Contests can help promote students making decisions
“You mean my students’ newspaper can’t win the top award? Just because I read their publication before it goes to press?” an irate principal asked when he called his state’s scholastic press association a few years ago. Well, not exactly, but in a way – yes.
The principal was questioning the Ohio Scholastic Media Association’s policy to give a special gold seal to schools that are open forums where student journalists make content decisions. The ratings they earn from out-of-state judges on their overall publications don’t change based on who makes decisions – they can be anything from All-Ohio to Honorable Mention with ratings in between. But the seal on their certificate or the asterisk on the PowerPoint during the awards ceremony or press releases, say “without prior review.” And that looks pretty impressive.
This started when OSMA formed from three previous regional organizations in the state. Each had been dedicated to improving learning and free speech, so the contests and critiques the new organization developed in 2006 were designed to do just that.
It didn’t seem fair to penalize a publication because it had an uninformed administrator who wanted to feel in control, but the emphasis had to be on rewarding those who understand the learning process goes so much better when student journalists CAN develop their critical thinking skills and don’t have to worry about someone outside their staff controlling decisions. So how best to accomplish that?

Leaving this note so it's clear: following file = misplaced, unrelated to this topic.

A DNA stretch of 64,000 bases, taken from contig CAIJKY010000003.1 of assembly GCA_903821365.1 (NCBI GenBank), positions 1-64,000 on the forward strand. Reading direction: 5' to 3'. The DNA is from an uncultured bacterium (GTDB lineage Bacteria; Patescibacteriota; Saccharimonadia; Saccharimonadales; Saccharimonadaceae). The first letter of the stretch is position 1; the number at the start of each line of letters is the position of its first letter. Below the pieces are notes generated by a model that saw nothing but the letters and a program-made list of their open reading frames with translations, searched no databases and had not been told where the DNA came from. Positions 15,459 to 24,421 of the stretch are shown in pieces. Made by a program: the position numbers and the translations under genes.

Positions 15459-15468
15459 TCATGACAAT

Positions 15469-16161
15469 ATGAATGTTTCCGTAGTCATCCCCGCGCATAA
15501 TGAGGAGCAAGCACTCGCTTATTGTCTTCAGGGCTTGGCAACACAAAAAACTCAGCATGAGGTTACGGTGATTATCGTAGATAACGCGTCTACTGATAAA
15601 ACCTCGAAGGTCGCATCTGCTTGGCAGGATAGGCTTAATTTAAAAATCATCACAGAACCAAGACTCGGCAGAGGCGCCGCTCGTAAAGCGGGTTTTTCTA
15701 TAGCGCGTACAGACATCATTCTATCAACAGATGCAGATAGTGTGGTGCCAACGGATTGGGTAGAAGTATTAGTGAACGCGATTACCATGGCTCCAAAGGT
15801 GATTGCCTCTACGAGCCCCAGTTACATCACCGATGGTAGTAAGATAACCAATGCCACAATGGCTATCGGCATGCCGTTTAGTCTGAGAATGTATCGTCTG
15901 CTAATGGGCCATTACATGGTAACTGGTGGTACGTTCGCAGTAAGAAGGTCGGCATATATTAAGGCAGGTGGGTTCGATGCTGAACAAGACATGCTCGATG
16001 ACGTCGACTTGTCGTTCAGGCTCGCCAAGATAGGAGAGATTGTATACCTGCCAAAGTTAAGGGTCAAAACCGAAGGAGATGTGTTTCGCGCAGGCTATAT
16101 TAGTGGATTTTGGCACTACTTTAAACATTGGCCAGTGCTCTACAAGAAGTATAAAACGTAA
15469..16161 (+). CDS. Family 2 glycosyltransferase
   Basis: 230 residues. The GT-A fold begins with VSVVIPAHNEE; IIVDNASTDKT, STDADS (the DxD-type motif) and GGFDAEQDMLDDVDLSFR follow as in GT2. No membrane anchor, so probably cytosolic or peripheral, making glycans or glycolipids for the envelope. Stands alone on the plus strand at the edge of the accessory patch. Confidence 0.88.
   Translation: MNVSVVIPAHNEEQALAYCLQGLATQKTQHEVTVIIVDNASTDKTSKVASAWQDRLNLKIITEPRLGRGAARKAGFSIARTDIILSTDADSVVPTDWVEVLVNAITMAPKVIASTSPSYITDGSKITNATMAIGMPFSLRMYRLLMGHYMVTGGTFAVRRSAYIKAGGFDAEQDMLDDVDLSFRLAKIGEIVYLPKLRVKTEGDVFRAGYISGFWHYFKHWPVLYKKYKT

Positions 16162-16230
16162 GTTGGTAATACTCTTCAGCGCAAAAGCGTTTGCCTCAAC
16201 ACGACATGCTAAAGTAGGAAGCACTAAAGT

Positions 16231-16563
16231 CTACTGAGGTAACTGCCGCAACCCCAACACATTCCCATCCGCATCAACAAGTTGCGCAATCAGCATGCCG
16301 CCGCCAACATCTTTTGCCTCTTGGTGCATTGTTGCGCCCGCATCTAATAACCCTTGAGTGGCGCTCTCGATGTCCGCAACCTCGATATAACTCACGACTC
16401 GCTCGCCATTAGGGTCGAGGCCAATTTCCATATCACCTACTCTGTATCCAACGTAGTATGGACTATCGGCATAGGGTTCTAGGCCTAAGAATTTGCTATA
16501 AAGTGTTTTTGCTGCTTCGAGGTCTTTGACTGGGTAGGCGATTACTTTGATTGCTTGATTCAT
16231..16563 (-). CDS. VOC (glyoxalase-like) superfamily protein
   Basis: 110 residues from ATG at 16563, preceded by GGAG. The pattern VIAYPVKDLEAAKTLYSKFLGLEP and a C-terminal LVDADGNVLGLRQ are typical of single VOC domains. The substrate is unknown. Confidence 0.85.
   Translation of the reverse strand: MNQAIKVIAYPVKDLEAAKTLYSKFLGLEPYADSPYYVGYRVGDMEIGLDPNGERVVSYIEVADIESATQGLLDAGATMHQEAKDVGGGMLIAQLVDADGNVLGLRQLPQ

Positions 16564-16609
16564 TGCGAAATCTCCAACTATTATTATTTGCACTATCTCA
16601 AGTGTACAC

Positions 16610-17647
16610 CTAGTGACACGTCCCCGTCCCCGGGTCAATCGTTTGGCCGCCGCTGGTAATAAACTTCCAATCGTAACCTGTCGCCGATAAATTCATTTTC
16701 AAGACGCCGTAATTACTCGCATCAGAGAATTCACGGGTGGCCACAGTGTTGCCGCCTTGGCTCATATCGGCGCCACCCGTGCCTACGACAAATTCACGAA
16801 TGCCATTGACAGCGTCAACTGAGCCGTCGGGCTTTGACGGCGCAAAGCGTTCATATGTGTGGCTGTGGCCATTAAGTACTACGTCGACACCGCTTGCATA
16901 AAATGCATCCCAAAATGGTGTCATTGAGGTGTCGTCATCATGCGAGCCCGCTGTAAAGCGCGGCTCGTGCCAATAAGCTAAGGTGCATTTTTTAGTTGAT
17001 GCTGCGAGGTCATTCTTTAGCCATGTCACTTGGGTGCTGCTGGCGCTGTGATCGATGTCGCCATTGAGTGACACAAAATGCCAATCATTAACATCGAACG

The OSMA board developed the gold seal idea and the simple materials that must be submitted to be eligible. Every newspaper or newsmagazine that enters must fill out a data sheet. This includes a question about prior review. If the publication doesn’t have prior review, then its staff must submit an open forum statement signed by the principal. We just added the same statements and designations for websites and yearbooks, too.
This statement is perhaps the best part of the process. The principal reads all the legally and pedagogically sound reasons open forums – and NOT prior review – are better for student journalists. It’s a pat on the back to those who already are hands-off, and it’s a little persuasive piece for those who have been too hands-on.
Has it changed any minds? No real data on that, but the principal in the beginning of the article did sign the paper the following year, so it looks like he drank the Kool-Aid – even if it was to get what he perceived as a higher rating for his students’ newspaper.
But at least the idea makes sense. It’s a way to encourage administrators and give them a chance to see the side of free speech they don’t always consider. Other scholastic press associations are also considering this. After a discussion at JEA’s SPA Roundtable in Washington, D.C. last fall, at least five other SPAs are talking about something similar. Anything that applauds free speech and is integrated in an already-existing program seems like a win-win.
NEXT Candace Bowen blog post: Does a lack of prior review actual help students produce better publications and win more awards? Two research projects show that may be the case.